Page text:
Since Mitt Romney’s campaign announced the presumptive Republican nominee’s opposition to extending a tax credit for wind energy producers, there’s been no shortage of press coverage on how Romney’s position contradicts members of his own party -- particularly lawmakers from Iowa, which has the highest number of wind energy jobs in the U.S.
And given the tax credit's importance to the Hawkeye State, it’s far from surprising that a poll highlighting the importance of wind energy to Iowa voters has made its way into the debate, with proponents of the tax credit citing the survey’s findings when making the case that Romney is on the wrong side of the issue. But what is surprising is the distributor of that poll, released in a memo earlier this week: Glen Bolger, co-founder of Public Opinion Strategies, the research firm that conducted the poll, who also happens to be the pollster for pro-Romney super PAC Restore Our Future and part of the polling team for Karl Rove's super PAC American Crossroads.
The poll was conducted from July 17 to July 19 and released just hours before a Romney campaign spokesman in Iowa made his opposition to a short-term wind energy tax credit extension official. Still, Republican outside groups, including the two for whom Bolger currently works, have dedicated $300 million to swing state advertising this year, a large part of which includes bolstering Romney’s campaign and touting the policies he said he’d put in place if elected president.
For Bolger, it was bad timing to inadvertently release a poll that’s being employed against Romney, while serving on two pro-Romney super PACs.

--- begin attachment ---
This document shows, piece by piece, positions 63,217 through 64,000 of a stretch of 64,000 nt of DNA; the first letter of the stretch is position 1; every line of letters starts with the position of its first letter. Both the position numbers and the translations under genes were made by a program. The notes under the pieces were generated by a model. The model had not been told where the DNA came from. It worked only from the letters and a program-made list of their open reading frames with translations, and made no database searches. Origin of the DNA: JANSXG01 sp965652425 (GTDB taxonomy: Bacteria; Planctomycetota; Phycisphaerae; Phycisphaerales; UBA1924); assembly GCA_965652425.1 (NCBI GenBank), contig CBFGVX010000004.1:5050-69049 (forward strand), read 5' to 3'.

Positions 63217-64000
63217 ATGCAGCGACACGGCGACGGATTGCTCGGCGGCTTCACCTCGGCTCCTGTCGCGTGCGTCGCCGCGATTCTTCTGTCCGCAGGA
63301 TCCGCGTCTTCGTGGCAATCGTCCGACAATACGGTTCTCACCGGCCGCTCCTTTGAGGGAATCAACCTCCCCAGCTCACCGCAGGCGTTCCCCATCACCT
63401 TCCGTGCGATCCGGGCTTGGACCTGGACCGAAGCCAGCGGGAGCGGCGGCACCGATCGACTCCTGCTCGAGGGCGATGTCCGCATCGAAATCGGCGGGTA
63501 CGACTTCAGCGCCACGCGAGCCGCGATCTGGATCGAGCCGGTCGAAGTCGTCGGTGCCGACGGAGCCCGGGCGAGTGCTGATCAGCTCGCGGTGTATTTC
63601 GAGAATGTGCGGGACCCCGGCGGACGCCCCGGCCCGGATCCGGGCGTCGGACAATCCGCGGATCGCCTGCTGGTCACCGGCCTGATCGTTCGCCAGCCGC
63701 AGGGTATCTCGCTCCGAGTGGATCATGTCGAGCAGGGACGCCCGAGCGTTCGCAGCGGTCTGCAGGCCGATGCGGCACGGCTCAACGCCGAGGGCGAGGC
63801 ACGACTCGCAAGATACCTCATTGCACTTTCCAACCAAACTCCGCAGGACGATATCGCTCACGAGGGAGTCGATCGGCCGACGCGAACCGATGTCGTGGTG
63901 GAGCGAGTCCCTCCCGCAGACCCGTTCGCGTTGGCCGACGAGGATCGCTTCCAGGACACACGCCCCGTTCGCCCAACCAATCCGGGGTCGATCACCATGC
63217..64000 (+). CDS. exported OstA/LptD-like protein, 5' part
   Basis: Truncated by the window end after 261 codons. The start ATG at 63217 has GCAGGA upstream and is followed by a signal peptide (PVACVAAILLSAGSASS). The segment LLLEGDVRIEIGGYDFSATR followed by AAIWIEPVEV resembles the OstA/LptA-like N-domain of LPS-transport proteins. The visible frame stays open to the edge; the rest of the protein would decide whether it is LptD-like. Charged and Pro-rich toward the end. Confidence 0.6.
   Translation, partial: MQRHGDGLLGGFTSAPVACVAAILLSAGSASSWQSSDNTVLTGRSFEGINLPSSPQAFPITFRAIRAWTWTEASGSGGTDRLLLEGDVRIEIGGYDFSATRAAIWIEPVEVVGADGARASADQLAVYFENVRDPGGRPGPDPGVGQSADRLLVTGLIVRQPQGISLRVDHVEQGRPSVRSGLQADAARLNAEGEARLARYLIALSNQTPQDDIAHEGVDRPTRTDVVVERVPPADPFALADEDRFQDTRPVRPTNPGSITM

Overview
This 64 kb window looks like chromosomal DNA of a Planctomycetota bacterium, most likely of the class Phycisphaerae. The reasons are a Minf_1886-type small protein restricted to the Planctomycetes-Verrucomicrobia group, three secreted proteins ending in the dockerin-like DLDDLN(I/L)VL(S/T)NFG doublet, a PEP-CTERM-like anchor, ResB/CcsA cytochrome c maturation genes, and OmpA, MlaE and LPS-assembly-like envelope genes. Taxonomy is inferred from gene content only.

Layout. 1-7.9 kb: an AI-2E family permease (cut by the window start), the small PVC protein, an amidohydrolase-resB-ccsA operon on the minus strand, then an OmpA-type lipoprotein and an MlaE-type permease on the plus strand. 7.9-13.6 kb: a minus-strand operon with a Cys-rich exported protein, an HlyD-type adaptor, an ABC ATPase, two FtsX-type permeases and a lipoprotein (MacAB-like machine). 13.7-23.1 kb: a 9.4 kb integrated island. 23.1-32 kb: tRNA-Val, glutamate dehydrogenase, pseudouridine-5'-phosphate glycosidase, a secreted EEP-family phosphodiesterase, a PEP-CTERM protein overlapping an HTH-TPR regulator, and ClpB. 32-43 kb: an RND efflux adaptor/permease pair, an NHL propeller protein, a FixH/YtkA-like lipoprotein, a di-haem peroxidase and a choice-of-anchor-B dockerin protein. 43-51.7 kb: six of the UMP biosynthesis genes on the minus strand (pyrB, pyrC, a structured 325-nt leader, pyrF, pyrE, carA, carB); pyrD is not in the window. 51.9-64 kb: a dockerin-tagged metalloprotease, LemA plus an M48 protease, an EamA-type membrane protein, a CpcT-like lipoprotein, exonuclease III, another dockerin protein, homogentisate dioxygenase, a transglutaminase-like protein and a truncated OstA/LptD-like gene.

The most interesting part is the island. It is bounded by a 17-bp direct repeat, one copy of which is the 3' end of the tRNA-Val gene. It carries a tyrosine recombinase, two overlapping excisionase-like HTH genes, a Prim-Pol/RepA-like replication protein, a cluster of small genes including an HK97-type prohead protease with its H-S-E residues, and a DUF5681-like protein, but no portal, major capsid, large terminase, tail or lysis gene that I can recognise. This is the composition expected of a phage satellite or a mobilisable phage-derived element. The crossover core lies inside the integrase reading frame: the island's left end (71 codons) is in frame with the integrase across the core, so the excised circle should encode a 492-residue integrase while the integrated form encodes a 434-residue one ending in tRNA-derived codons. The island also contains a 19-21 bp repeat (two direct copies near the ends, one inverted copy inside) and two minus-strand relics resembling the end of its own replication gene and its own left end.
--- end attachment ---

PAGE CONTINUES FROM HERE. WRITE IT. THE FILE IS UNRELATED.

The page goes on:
The survey, commissioned by the American Wind Energy Association, has all the makings to show why Romney has it all wrong on the wind energy tax credit. According to its findings, 57 percent of voters, including 41 percent of Republicans and 59 percent of independents, would be less likely to vote for a presidential candidate who doesn't "support expanding American wind power generation,” a key point in a Wall Street Journal article examining how Romney’s opposition to the tax credit could impact his favorability in Iowa. Politico also tied the poll to Romney’s chances in the state earlier this week.
Of course, it is illegal for there to be any coordination between super PACs and campaigns.
The former Massachusetts governor has long indicated that he would phase out the wind energy tax credit, but until Monday his campaign had yet to make it clear where he stood on a short-term extension.
Restore Our Future, where Bolger currently serves as pollster, declined to comment.
Ed Conard of Mitt Romney's private equity firm Bain Capital is one of 12 donors who've given at least $1 million to the super PAC Restore Our Future, which supports Romney's bid for the White House. Due to the obliteration of campaign finance law by the Supreme Court, donors can give unlimited amounts to the super PAC. Meet Romney's dozen.
Blake Roney, Nu Skin (Personal Care Products). Gave $1 million as part of a shell corporation.
Steven Lund, Nu Skin. Gave $1 million as part of a shell corporation.
Robert Mercer, left, Renaissance Technologies (Financial)
John Paulson, Paulson & Co. (Financial)
Julian Robertson, Tiger Management (Hedge Fund)
Paul Singer, right, of Elliot Management (Hedge Fund)
Melaleuca and owner Frank VanderSloot (Personal Care)
Paul & Sandra Edgerley
Paul & Sandra Edgerley, Bain Capital
Bob Perry, Perry Homes (Home Builder)
Francis Rooney, Rooney Holdings (Financial)
Oxbow Corp. and William Koch
Oxbow Corp. and owner William Koch (Energy & Technology)